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Father, if the prophet had commended you to do something difficult, would you not

have done it? ~ 2 Kings 5:13b

In today’s reading from 2 Kings, we me Naaman, a foreign commander who suffered

from leprosy. Through his wife’s Israeli servant Naaman learns of Elisha the prophet and seeks a cure for his lifelong disease. The cure Elisha eventually offers is disconcertingly simple: he instructs Naaman to wash in the Jordan seven times so as to be healed.

Rather than welcome this news, Naaman is enraged by the simplicity of Elisha’s

instructions. He was expecting a task as all encompassing and consuming as his disease. His servants point out the irony in this, saying “Father, if the prophet had commanded you to do something difficult, would you not have done it?” Naaman’s healing comes about in part because he sets aside his expectations and accepts the simplicity of Elisha’s instructions.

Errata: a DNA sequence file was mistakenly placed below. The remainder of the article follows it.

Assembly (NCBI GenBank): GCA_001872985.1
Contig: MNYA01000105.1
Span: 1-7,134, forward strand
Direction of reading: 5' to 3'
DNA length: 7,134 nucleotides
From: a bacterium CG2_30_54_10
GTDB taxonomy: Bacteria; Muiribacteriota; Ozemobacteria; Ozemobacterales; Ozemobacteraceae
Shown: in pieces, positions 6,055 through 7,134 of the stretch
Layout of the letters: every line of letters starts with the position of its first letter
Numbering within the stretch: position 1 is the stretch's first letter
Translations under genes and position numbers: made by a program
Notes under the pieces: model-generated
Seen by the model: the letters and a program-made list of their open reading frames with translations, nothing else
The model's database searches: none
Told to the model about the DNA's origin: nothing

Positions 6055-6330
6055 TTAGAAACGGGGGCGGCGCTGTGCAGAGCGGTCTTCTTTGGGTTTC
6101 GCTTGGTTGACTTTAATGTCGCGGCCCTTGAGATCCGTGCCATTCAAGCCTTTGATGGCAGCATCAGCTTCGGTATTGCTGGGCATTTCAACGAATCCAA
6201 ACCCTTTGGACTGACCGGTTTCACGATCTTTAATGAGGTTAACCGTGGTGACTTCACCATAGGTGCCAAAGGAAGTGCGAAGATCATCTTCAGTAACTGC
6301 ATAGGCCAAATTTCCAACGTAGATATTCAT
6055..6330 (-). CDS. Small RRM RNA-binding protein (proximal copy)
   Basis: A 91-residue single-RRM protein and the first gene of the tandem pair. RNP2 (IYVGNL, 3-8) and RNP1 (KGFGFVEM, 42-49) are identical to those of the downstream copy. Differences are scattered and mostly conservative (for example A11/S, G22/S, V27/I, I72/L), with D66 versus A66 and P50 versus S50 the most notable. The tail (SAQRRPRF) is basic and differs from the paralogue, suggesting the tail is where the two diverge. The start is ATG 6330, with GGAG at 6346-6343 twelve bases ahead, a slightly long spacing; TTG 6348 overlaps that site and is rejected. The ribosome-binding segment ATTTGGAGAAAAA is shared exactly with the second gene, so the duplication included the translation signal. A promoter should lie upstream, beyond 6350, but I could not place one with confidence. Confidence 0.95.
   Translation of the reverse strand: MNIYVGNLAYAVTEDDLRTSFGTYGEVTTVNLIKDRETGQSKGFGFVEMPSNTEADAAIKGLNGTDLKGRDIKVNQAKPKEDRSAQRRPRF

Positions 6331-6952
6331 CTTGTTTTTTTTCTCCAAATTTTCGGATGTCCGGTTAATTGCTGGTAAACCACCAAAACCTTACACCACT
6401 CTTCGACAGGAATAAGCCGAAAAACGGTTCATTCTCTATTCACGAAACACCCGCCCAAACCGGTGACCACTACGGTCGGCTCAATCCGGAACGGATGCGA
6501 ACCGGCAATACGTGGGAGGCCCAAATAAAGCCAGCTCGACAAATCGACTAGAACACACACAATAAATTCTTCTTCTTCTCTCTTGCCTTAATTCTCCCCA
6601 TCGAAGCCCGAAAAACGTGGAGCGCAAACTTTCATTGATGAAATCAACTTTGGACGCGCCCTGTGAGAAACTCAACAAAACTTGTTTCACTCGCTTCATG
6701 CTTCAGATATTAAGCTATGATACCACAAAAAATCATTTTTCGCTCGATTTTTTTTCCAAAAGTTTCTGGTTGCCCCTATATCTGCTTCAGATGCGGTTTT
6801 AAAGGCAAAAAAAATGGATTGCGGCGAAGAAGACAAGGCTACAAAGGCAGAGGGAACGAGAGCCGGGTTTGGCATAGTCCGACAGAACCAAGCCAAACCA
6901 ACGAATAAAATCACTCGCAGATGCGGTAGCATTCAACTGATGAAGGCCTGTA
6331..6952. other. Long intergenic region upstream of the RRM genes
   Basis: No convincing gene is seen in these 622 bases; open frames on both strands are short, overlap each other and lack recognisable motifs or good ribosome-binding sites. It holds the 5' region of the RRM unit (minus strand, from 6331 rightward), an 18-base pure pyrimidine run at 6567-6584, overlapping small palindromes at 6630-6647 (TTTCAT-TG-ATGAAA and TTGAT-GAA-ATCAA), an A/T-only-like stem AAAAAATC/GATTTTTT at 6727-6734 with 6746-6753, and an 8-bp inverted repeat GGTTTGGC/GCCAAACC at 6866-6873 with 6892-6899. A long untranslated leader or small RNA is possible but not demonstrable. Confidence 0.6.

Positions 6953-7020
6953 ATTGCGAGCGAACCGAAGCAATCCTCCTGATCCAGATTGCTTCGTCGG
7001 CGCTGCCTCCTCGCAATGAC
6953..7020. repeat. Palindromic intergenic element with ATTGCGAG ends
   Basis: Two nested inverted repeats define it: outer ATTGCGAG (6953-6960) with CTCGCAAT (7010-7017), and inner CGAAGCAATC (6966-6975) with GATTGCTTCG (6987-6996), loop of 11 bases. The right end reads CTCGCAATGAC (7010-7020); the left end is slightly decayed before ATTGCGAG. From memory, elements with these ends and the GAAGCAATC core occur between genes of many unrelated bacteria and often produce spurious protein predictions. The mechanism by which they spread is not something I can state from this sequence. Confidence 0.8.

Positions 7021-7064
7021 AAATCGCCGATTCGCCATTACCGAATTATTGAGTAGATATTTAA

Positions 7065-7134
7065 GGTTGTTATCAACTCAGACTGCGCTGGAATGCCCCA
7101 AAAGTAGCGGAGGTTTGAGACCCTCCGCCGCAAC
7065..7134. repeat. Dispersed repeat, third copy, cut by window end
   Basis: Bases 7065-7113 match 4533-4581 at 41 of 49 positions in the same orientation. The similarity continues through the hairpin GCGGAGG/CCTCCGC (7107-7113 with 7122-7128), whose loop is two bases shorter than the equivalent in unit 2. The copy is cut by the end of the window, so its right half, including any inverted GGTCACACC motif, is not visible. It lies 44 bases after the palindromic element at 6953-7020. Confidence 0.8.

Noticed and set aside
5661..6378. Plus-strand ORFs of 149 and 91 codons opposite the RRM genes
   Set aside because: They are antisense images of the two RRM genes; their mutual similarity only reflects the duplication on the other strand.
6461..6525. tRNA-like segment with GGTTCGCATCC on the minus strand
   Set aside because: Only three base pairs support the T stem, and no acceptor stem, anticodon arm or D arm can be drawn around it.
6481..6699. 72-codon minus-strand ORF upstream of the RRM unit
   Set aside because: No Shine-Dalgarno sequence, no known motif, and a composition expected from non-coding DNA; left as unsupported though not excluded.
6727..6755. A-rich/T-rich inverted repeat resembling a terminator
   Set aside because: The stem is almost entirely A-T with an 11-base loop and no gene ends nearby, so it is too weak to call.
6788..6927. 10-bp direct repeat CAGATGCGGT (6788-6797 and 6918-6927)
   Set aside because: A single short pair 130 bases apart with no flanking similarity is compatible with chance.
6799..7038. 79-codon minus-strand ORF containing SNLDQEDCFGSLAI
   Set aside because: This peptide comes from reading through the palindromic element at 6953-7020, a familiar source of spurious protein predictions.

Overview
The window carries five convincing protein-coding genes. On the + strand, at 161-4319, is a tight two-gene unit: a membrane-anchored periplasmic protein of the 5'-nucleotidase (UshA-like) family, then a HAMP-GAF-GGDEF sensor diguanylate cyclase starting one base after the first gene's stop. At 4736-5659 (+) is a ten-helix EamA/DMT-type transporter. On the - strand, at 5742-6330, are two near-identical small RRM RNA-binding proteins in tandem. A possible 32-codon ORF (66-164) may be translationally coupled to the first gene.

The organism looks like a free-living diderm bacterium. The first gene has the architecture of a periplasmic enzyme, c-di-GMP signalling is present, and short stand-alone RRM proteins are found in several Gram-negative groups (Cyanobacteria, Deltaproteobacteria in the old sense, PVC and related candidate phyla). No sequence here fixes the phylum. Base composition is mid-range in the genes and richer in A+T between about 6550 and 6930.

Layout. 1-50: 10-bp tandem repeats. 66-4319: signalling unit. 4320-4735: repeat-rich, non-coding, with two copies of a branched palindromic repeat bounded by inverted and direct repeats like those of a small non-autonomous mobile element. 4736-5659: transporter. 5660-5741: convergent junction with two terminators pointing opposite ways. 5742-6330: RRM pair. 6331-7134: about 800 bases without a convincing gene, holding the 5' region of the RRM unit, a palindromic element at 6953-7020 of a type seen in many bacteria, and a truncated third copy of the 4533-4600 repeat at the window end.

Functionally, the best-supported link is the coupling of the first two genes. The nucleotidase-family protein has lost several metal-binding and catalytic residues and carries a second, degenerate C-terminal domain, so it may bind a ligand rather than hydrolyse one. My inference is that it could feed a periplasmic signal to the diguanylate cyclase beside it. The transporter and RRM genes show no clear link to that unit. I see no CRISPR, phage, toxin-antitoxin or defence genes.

I think this is just the message we need for this moment in Lent. For some, Lent is a time

of profound sacrifice, fervent prayer and self examination— and this is certainly appropriate. The way of the cross is serious work, and Lent is a time of living more deeply into that. And yet we are also following the One who said “my yoke is easy and my burden is light” and whose life and witness was marked by penitence but also feasting and joy. Sometimes healing can come through the simplest paths.

Today’s readings

Do we sometimes make the journey more complicated than it needs to be?

How might embracing simplicity and trusting in God’s guidance lead us to healing and a deeper connection with the way of the cross?

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